Items, especially rare ones, are a very crucial part of the game. You need different tools to create your own weapons, for example. That’s right, you still buy new weapons, but to buy them, you also need a weapon magazine with the instructions for remodelling, AND the right kind of items and tools to remodel your weapon, which are usually very scarce. Long time fans of the franchise are surely surprised and disappointed of the fact that there are absolutely no treasure chests in the game. There’s only a handful of items you can find lying around, both on the world map and in different areas. Money is gained via salary, once you make SeeD. The amount of your salary, which is paid randomly one to three times per hour, is decided according to your SeeD level. You can level up by behaving in a certain way becoming to a SeeD, and by doing tests based on multiple choice, with the questions regarding gameplay, in the main menu. Nevertheless, it’s almost impossible to run out of money in the game; you don’t even need it most of the time. Most of the items in the game are acquired by killing enemies, and it’s really a drag when you’re trying to find something specific and constantly spammed with random encounters. Remember what I said about the rhythm of the dialogue? Well, the battles in the game are just as slow. Unless you have appropriate buffs, your attack power is pretty much the same at Level 14 as it is at Level 40. More often than you should, you find yourself counting on GF’s and their boosted powers to do your job. That brings out yet another problem! Let’s say you’re fighting a boss weak against ice. Blizzard spells (Blizzard – Blizzara – Blizzaga) only do moderate damage. Eventually you’ll see you must resort to spamming the boss with Shiva’s Diamond Dust. You’ll have to use it several times during one battle, and it really gets boring to watch the same GF animation over, and over, and over again, even if you’re spending most of that time boosting the GF’s attack power by rapidly hitting the square button. What I do like about the GF’s, on the other hand, is that they provide their hosts cover for the time it takes to summon them in battle, which means that their personal HP meter replaces the host’s for the time being. GF’s are useable as many times as you wish in a single battle, as long as they stay alive.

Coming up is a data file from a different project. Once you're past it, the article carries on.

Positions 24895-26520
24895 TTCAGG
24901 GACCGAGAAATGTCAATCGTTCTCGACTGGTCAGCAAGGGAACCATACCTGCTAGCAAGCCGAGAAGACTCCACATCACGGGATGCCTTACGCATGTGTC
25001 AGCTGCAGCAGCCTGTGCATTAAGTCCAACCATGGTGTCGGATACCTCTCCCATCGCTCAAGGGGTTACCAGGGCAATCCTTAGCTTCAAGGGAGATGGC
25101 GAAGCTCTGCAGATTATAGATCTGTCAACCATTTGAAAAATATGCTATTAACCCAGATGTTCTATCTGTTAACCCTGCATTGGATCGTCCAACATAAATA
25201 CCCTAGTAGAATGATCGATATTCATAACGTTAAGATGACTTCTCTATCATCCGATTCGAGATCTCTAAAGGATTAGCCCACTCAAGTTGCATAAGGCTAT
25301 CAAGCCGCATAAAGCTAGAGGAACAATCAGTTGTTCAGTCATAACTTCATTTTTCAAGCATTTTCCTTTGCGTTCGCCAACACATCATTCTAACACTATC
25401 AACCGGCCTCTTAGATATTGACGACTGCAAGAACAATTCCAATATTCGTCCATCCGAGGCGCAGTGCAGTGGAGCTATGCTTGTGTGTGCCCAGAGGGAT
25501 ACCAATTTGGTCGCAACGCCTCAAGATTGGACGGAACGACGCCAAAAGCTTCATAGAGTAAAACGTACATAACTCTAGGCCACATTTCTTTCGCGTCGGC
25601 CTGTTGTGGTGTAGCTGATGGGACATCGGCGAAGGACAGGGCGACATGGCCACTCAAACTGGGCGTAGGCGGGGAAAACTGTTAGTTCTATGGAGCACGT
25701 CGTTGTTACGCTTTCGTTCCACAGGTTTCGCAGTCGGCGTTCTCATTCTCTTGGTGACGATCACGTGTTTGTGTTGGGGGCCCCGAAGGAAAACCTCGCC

The Limit Breaks return a little different, as a kind of a mix between the previous system and Final Fantasy VI’s Desperation Attacks. Limit Breaks randomly become available once the character is in critical condition. If the option to use a Limit Break doesn’t pop up, you very often don’t need to do more than close the battle menu and let it open again, and there it is. You can use these as many times as you are willing to keep a character holding on to dear life. Again, I think the previous game’s Limit Break system was better and certainly more climactic.

Triple Triad; I don't remember spending as
much time with any other minigame.
I nearly forgot a very important part of the game, which might not strike casual players as much more than a minigame: Triple Triad. At first it is indeed just a minigame, and one of the best minigames ever, at that. It’s a trading card game in the vein of Magic the Gathering, which you can play against several NPC’s, and a certain member of your party much later on in the game. Every playable character, and nearly every enemy, boss and GF have their own cards. The enemy and some boss cards are a-plenty, while there’s only one card in the world for each character and GF. The cards are in the possession of certain NPC’s and the GF’s themselves. Triple Triad starts out really simple, but the rules change for the better as well as for worse during the course of the game. Some people might disregard Triple Triad – but it’s their loss, they miss out on the fun... and I’m also willing to bet they won’t do too great in the whole game. Once the GF Quezacotl learns the Card Mod ability, you can craft all kinds of items using the cards and it’s probably needless to say that the rare cards can be crafted into awesome items that will be of crucial help even in the most crucial battles of the game. For example, you simply can’t find a great item like Holy War, which renders your whole party temporarily invisible and immune to ALL attacks.